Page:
When I was 16 one of my best friends ran the London Marathon, it was my first contact with endurance running. That medal he brought back was like an emulate, giving him legendary status around school. In that instant I knew I wanted to be a runner, even though I was to do nothing about it for the next eleven years.
But how do you define a runner?
When I first started running I always thought to myself; I’ll be a runner when I finish a marathon.
I believed that simple act of enduring for 26.2 miles would make me a runner but when I finished the London Marathon in 2016, I didn’t feel like one. It was because I hadn’t run the whole way, I had to walk large parts. I felt like a fraud. Using others to measure your success, especially in running, is always going to shade your glory. Finishing a marathon or any race is a huge achievement but by comparing myself to others I felt like failure.
After that race my definition shifted; I’ll be a runner when I run a sub two hour half marathon.
My first ever half marathon was October 2015 and I finished just shy of three hours, I thought if I could run a half marathon without stopping and with strength I’d be a runner in my own right. Ten months, eight half marathons and three marathons later I clocked that sub two hour time (1:59:30 to be exact) at the Cheltenham Half Marathon and it was then I started to feel confident calling myself a runner to strangers.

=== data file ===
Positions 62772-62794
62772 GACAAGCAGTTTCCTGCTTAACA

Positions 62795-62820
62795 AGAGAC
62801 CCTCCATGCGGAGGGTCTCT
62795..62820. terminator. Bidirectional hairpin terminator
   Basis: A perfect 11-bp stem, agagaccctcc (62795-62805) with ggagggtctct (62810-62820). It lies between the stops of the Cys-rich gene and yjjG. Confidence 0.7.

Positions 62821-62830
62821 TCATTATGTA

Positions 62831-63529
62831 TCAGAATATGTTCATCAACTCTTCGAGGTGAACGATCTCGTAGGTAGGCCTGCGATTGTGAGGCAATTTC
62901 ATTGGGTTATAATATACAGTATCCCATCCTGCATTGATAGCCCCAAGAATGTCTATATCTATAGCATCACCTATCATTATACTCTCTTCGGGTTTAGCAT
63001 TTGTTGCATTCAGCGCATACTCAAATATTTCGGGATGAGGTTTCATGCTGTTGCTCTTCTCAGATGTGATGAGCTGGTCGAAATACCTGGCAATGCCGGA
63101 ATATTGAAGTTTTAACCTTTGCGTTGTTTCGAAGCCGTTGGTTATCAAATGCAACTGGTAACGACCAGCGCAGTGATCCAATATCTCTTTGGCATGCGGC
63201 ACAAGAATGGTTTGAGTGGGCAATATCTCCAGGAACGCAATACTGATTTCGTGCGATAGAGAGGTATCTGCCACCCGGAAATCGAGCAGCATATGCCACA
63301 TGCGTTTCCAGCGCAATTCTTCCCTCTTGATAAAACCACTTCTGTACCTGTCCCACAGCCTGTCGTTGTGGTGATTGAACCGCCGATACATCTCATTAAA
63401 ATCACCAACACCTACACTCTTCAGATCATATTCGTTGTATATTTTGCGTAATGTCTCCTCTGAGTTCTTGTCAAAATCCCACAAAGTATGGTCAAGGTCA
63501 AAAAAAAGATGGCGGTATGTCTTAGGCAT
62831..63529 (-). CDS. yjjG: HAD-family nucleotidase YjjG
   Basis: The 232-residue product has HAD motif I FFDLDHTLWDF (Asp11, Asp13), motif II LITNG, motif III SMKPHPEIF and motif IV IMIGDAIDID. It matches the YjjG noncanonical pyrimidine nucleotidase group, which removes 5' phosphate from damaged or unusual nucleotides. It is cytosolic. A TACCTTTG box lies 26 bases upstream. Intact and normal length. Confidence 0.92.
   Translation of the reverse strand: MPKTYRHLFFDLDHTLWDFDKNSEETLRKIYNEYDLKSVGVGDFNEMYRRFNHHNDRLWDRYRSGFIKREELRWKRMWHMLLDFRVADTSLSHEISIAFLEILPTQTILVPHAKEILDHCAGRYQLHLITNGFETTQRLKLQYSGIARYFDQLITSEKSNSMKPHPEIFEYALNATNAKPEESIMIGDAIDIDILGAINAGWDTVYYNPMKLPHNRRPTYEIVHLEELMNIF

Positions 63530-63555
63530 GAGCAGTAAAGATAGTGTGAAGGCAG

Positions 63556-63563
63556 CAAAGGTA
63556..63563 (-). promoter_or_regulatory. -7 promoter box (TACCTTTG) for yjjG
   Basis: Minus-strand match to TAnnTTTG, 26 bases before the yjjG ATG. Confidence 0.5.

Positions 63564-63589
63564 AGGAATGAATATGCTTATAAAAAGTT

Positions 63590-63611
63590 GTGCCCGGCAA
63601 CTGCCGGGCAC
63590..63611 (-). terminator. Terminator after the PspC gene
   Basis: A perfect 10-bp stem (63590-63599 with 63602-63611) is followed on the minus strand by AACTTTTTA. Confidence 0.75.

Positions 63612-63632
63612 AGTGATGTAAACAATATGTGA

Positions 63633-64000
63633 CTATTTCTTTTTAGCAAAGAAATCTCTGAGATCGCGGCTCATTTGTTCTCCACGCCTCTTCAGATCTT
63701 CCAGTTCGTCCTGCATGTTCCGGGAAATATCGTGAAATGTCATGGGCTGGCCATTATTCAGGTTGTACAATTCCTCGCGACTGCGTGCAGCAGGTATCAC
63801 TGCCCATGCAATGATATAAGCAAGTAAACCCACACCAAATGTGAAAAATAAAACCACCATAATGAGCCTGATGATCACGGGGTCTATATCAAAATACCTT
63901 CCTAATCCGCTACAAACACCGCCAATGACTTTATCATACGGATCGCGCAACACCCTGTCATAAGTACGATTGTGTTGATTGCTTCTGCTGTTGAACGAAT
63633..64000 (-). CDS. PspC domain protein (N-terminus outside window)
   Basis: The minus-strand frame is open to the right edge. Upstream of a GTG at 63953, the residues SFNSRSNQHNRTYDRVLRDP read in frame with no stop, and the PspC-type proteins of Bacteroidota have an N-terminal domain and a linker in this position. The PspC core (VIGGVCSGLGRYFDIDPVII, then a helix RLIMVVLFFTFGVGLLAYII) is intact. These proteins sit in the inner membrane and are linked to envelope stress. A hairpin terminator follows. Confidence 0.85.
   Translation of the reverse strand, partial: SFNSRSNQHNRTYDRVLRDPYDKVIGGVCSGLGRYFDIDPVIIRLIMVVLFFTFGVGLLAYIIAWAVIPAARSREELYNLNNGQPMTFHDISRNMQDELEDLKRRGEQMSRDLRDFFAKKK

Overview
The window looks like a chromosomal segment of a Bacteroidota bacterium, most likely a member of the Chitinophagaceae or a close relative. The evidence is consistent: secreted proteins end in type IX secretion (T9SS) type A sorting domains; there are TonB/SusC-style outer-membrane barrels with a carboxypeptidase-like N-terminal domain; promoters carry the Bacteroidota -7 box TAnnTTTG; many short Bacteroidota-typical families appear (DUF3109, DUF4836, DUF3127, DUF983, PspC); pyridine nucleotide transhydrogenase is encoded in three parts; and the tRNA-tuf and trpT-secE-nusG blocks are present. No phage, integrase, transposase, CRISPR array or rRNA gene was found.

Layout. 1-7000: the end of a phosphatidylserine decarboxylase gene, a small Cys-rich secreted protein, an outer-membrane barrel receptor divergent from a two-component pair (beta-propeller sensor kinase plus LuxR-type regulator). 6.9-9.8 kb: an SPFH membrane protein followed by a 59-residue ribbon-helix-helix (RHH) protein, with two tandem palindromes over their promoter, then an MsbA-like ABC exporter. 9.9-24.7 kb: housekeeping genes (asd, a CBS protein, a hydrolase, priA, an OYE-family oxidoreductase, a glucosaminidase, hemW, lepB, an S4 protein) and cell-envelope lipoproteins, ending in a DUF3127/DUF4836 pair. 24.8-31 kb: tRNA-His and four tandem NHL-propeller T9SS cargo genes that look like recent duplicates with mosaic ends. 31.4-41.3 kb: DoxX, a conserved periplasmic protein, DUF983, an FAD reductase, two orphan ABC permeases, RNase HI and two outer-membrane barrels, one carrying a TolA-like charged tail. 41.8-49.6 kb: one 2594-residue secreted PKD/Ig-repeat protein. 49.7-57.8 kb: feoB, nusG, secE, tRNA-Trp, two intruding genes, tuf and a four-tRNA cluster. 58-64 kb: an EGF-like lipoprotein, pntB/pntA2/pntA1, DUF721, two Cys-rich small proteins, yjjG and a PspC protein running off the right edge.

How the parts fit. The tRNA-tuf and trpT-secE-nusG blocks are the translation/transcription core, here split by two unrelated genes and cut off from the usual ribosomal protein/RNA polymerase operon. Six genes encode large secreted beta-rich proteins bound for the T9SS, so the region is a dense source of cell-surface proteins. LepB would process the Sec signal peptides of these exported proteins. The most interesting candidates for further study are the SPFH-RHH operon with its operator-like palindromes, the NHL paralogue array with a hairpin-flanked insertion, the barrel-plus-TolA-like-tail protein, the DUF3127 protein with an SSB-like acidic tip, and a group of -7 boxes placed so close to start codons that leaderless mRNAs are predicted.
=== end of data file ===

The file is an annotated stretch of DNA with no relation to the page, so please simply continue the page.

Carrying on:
And yet I still carried fear of judgement.
I’m not built like a runner, I’m not going to win any trophies or break any records. I’ll always finish in the middle or near the back of the pack, never lead it and when I do events with my friends I’m usually last of them. When you think of a runner you picture Forest Gump, Mo Farah or Roger Bannister not someone like me. So when I’m struggling with my training or when my depression slips it’s harrowing claws through my self confidence I think; I’ll be a runner when I look like a runner.
I’ve lost six stone since I laced up my shoes late one night and trampled out for that kilometre run/walk. I simply got up from the vegetive state I was in and pushed my ideological idea of self-limitation and it’s what still makes me get out the door today. Hearing the sound of my own footprints behind me as I surpass myself is the greatest feeling, however, when I look back to that day I see more strength in that running because every step was a struggle. Every run since I know I surpass what that version of me was capable of and yet looking back I was a runner even from that very first day because I went out and tried.
So am I a runner? Hell yes. Are you?
Well, whenever I’m asked ‘am I a runner?’ by someone I’ll always answer if you run, you’re a runner. You’re part of our gang, let me teach you the secret handshake. The running community has cult level welcoming skills and is awe-inspiringly supportive so every other runner will agree that if you want to be a runner you already are one. If you ever doubt that just look around next time you’re at a Parkrun, 10k or Marathon, every person there, whether they be leading or last, will have questioned their running credentials at one time or another. What makes us runners is that we go out there and try.
Next Race: 33.3km Hill Race in INDIA!